Have you guys seen the recent video clip of the French Olympic gymnast in Rio who broke his bone? It made you cringe, didn’t it? His injury is called an open fracture. What are open fractures anyway and what predisposes it to happen? Here we tell you more so that it doesn’t happen to you too.
Our bones are living tissues that are considered very sturdy and tough. However, even tough stuff can break. Like a wooden pencil, bones will bend under strain. Our bones can usually handle certain amounts of stress but if the pressure is too much, or too sudden, bones can snap.
Open fractures involve broken bones with fragments sticking out through the skin. It may also involve a wound penetrating down to the broken bone but this happens usually in a trauma setting. Not all fractures may end up like what you saw on that video though. Some types of fractures may not cause obvious deformities and these are called close fractures. Some may even just “crack” and not cause any symptoms at all.
Samir Ait Said
In the qualifying round of men’s gymnastics, France’s Samir Ait Said fractured his tibia on the landing of his vault. Samir Ait Said is 26 years old and he recently posted the third highest score on still rings earlier in the session and was likely to make the final. He is also a four-time European championships medalist on rings, including gold in 2013. Unfortunately, his gymnastics career is most likely over.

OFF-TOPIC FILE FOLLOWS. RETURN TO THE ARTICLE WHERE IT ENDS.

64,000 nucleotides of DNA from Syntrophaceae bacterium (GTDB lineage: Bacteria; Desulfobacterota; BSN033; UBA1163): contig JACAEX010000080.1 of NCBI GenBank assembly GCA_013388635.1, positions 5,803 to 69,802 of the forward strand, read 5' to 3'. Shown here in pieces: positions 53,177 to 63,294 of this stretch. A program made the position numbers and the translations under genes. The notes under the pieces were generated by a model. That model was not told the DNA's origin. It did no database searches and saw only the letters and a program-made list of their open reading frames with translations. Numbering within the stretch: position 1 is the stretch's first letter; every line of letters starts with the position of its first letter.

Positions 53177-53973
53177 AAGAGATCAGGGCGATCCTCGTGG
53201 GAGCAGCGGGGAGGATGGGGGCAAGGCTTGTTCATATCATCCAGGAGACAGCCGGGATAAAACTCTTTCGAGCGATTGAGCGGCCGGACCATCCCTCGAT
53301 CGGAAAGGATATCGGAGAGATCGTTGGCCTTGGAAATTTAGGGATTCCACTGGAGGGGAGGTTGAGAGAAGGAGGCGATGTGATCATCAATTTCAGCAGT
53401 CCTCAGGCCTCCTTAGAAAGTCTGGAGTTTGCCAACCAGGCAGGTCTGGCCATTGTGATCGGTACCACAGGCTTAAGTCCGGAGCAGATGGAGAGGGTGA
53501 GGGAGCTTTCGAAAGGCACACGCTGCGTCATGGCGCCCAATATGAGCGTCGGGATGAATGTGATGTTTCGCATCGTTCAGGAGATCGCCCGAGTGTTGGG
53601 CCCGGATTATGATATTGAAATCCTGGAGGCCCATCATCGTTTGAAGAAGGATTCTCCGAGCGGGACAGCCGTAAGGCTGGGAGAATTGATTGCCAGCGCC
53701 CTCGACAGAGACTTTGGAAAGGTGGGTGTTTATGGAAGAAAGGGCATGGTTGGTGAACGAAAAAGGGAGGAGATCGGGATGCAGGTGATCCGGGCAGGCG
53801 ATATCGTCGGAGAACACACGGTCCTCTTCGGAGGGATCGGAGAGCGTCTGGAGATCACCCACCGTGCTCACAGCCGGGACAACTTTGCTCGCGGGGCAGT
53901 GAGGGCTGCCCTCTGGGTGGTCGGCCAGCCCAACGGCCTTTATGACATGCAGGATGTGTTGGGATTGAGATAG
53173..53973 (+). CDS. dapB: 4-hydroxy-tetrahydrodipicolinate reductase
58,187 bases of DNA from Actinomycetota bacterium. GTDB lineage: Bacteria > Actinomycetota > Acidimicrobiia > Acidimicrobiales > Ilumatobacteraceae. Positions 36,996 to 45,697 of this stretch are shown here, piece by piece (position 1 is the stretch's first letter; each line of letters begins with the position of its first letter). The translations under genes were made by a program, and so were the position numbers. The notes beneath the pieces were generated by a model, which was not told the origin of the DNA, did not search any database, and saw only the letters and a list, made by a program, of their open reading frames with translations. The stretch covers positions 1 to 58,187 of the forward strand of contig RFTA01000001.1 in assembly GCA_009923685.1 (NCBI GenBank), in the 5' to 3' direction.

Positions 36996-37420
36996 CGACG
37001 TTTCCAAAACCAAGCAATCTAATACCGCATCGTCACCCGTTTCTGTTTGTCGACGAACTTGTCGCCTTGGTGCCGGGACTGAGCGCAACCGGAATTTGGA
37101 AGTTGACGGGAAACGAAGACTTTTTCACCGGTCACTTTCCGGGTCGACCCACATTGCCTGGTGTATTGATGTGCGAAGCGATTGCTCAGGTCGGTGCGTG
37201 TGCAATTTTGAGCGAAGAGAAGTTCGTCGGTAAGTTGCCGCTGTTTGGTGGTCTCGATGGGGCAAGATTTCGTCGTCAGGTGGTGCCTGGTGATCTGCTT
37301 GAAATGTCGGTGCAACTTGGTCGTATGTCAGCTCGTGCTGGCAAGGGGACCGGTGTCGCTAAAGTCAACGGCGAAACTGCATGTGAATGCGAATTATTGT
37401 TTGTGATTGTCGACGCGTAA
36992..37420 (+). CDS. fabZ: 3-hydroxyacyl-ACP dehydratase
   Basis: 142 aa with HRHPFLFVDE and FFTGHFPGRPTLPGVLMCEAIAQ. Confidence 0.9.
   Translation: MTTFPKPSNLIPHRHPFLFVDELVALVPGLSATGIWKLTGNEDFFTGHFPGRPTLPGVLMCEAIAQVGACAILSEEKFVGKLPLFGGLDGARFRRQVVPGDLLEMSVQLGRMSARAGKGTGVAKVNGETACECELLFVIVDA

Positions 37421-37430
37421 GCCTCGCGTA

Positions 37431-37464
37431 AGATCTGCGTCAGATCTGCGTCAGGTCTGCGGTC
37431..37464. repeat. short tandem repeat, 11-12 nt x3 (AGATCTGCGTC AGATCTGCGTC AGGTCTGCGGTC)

In the recent past, we wrote an article about stress fractures and this may actually explain how open fractures happen. A stress fracture, simply put, is a crack in a bone, and it can be a common injury in areas of your body where there is repetitive application of force, often by overuse. Examples of daily activities that involve overuse include repeatedly jumping up and down or by running long distance. So can it happen to you? It can if you’re a gymnast or a basketball player. Otherwise, you’ll be fine.